The Beagle Editor, It is commendable that Council have finally taken the Batemans Bay Foreshore Committee and the Batemans Bay Chamber of Commerce seriously that the Clyde Street foreshore on the southern side needs an overhaul. The ideas we heard in the walk around were good and the idea of pedestrian quieting Clyde Street and taking back some of the car parking for open park land is terrific. When we were going past the toilets everyone agreed they were ugly but when we asked about the Boatshed it was if someone had said Voldermort and that even mentioning it was a no-no. So that got me wondering. Today at the Corrigans Beach Crown land review public information kiosk a woman was told "all councils are required to complete a review on crown land holdings by 2030". Then the question was asked by someone else if the Boatshed would be included in the review. The answer given was that it is a "heritage lease". So I looked it up when I got home and lordy lordy look what I found. environment.nsw.gov.au/heritageapp/ViewHeritageItemDetails.aspx?ID=1550402
The Boatshed and Jetty
Statement of significance: It is considered that the Boatshed building and the jetties, as structures, have moderate significance, that is, they are elements which have little heritage value, but which contributes to the overall significance of the Place. A less tangible element of the Place, that has some importance, is the contact between the waterfront, user/customer, and the fishing/food-oriented activity in the Place. This value, is considered to be of high significance, and the structures provide the setting for this value to be clearly demonstrated. The Boatshed and jetties are considered to be of local significance The building exhibits a range of improvised development to address changing needs, of both the users and the public. The changes are built in an unsophisticated manner, and are essentially cheap and functional in character. The building obscures views to the water, but this is an accident of history rather than deliberate design. Assessment of significance The Boatshed is considered to have low architectural and aesthetic merit. Its silhouette and some of the internal structure is all that remains of the original building. It is possible that the boatshed, prior to alterations, was a weatherboard- lined structure, which if it had survived in its original appearance, would have a more obvious visual link to traditional coastal architecture in the area. The boatshed does not enhance the waterfront in an aesthetic sense. It blocks the view to the water from a number of viewpoints (as does the toilet block). There are several 'layers' of alterations which obscure the original structure, and the result is a series of responses to needs that have arisen during the history of the building. The Foreshore Master Plan was developed with community consultation, but this did not deal with the Boatshed in detail. There has been no formal process of public consultation on the future of the Boatshed, but there has been vigorous public debate in local print media. A petition has been prepared since 1998, and has approximately 100,000 signatures. The petition reads; "We the undersigned, support the Innes family in their endeavour to secure a new lease for the Boatshed" This is a measure of community and more widespread support for the Innes family, but, as for all petitions, the depth with which the question is considered by signatories is at best shallow. Signatures are often gathered in hasty, uninformed circumstances, but the size of the petition does need consideration. It may be construed that the signatories were supporting the continuation of the Boatshed as a place and a service, rather than a vote of support for the Innes family to continue its association with the Place. The petition is clear in its question, but can result in a range of interpretations as to the value that the community holds for the Boatshed. In 2001 the Eurobodalla Heritage Advisory Committee had a majority, not unanimous view about the retention of the Boatshed.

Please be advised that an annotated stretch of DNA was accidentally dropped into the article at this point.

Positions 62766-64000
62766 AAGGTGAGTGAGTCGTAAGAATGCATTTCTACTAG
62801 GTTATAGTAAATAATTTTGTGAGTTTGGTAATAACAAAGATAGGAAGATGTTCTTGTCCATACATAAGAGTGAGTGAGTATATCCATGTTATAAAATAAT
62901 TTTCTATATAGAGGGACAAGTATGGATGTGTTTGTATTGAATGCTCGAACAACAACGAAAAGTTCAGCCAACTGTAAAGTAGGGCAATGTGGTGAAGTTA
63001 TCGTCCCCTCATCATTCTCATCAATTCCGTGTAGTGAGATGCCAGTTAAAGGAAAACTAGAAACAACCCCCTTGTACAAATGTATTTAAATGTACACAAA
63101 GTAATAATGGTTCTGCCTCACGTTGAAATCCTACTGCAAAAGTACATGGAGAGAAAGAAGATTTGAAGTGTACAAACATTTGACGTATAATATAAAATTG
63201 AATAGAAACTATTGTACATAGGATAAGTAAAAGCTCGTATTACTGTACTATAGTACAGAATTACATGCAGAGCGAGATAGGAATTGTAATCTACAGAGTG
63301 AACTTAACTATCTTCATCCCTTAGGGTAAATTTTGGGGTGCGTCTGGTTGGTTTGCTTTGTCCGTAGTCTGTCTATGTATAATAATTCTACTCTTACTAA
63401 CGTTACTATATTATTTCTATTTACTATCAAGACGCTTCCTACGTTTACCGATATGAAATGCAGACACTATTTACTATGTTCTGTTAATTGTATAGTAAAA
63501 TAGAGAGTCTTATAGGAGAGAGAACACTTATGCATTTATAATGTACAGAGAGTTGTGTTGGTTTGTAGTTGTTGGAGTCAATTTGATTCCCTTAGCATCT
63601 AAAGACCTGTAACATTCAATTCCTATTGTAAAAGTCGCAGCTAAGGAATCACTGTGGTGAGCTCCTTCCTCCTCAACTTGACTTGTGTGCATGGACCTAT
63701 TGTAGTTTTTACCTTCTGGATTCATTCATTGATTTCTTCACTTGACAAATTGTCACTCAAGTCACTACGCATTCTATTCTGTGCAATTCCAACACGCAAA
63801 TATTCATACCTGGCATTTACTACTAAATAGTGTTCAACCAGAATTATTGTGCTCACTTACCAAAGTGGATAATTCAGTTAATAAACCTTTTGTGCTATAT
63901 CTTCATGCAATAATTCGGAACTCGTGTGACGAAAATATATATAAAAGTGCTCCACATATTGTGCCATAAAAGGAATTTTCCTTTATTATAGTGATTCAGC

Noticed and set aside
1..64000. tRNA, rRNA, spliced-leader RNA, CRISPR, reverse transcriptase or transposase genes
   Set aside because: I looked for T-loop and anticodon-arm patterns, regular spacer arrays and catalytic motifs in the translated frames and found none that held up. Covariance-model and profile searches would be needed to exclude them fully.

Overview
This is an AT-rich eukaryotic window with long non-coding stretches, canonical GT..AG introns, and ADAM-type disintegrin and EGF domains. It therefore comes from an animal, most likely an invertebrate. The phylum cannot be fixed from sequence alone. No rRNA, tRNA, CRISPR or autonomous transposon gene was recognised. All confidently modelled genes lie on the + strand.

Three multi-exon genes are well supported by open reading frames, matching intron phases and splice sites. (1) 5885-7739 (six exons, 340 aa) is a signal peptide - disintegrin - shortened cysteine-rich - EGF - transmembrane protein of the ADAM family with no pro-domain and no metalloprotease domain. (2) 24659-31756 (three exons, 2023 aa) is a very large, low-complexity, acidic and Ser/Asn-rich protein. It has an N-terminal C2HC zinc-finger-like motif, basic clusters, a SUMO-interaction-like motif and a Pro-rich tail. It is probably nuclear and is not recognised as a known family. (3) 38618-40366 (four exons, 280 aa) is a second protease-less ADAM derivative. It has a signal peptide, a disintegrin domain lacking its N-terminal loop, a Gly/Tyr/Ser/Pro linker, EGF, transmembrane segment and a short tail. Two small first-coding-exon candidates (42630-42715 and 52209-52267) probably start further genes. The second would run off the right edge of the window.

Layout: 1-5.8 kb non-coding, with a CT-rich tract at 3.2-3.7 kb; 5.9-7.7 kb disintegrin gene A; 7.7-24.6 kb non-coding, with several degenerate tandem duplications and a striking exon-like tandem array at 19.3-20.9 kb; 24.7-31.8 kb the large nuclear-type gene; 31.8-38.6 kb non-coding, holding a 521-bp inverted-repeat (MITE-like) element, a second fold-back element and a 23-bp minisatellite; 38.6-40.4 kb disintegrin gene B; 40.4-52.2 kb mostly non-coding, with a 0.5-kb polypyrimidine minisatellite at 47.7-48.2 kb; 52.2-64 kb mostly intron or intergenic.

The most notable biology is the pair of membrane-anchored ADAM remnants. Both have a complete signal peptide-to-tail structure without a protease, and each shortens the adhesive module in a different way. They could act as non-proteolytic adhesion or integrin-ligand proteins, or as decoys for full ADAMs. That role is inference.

At a Committee meeting on 24 April 2001 the following motion was declared carried; "THAT the Committee recommend that the boatshed ( now leased by Innes) and jetty be retained because of the heritage significance of the site to the community as outlined by the Council Heritage Adviser, Peter Freeman." (Motion L Pacey I K Boyce) Although the motion was not passed unanimously, the Committee's views can be recognised as an important reflection of a representative group that has an interest in local heritage matters. This investigation has found that there are a number of community-based values that are conflicting. There are views that; • indicate that the Place is important for the waterfront "boats, fishing, processing and fish and chips experience", • see the Place as an impediment to the development of the foreshore which aims to produce better public access and facilities, • the Place is both important, and unimportant to the heritage of Bateman's Bay (contrasting views), • the Place is an important landmark that contributes to the identity of Bateman's Bay, and • suggest that the current lessee has had a 'fair go', with modest rental supporting a profitable business. This is not a heritage issue, but is a matter that emerges in discussions about the Place. Unless the Boatshed is on the table and included in the future foreshore plans and unless the community are invited to have a real say that includes talking about the Boatshed then there is not real community engagement. Unless we know exactly what the conditions are of the Crown lease over the Boatshed and know the boundaries of other Crown leases along the foreshore we will never know if we can have floating pontoons, a riverside public space that works that the community actually want and a new tourism info centre. Batemans Bay, without the old bridge and with all the new swish dunnies, matching powder coated garbage bins and bollards, brick paving and the awesome, beautiful, amazing new Leisure Centre gateway has nothing left of its history except for an old boatshed and jetty that has "moderate significance, that is, they are elements which have little heritage value, but which contributes to the overall significance of the Place." With a new era bridge, all the new shops, the new car park, the revamped Clyde Street, North Street and Orient Street I for one agree with "The boatshed does not enhance the waterfront in an aesthetic sense. It blocks the view to the water from a number of viewpoints (as does the toilet block). There are several 'layers' of alterations which obscure the original structure, and the result is a series of responses to needs that have arisen during the history of the building." Maybe it is time for the community and not just a committee to have a say on this Crown Land lease owned by the people with its "modest rental supporting a profitable business". Maybe it is time to return the foreshore to the people and move the fish and chip shop over the road to compete on an even playing field with the other cafes in town. Maybe it is time to be open and transparent. If only.